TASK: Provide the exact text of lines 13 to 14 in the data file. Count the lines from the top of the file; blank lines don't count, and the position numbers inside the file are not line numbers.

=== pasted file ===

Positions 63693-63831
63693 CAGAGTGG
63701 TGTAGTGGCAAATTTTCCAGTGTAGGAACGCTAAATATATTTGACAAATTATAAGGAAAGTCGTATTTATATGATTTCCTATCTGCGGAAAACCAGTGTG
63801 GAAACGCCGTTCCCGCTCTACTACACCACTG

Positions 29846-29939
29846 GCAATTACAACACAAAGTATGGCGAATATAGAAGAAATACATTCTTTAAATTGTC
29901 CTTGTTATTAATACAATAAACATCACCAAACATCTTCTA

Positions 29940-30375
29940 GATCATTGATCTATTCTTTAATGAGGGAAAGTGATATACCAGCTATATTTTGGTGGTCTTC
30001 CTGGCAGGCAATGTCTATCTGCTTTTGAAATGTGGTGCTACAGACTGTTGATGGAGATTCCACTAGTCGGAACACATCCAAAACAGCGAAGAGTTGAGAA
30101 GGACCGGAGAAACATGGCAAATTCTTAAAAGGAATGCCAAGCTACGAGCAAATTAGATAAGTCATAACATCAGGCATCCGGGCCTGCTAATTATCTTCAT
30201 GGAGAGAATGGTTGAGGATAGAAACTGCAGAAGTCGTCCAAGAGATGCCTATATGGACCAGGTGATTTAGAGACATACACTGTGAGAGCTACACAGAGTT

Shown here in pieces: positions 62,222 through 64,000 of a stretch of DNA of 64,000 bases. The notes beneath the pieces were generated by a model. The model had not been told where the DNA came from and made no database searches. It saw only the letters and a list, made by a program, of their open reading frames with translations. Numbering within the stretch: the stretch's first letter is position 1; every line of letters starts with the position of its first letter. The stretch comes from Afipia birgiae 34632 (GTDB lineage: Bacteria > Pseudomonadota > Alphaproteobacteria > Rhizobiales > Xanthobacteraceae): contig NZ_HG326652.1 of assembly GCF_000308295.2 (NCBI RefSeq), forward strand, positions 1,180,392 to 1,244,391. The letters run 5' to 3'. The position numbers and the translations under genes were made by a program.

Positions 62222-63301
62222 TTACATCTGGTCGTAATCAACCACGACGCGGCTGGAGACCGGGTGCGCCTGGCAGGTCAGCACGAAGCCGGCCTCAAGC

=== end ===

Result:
Shown here in pieces: positions 62,222 through 64,000 of a stretch of DNA of 64,000 bases. The notes beneath the pieces were generated by a model. The model had not been told where the DNA came from and made no database searches. It saw only the letters and a list, made by a program, of their open reading frames with translations. Numbering within the stretch: the stretch's first letter is position 1; every line of letters starts with the position of its first letter. The stretch comes from Afipia birgiae 34632 (GTDB lineage: Bacteria > Pseudomonadota > Alphaproteobacteria > Rhizobiales > Xanthobacteraceae): contig NZ_HG326652.1 of assembly GCF_000308295.2 (NCBI RefSeq), forward strand, positions 1,180,392 to 1,244,391. The letters run 5' to 3'. The position numbers and the translations under genes were made by a program.

Positions 62222-63301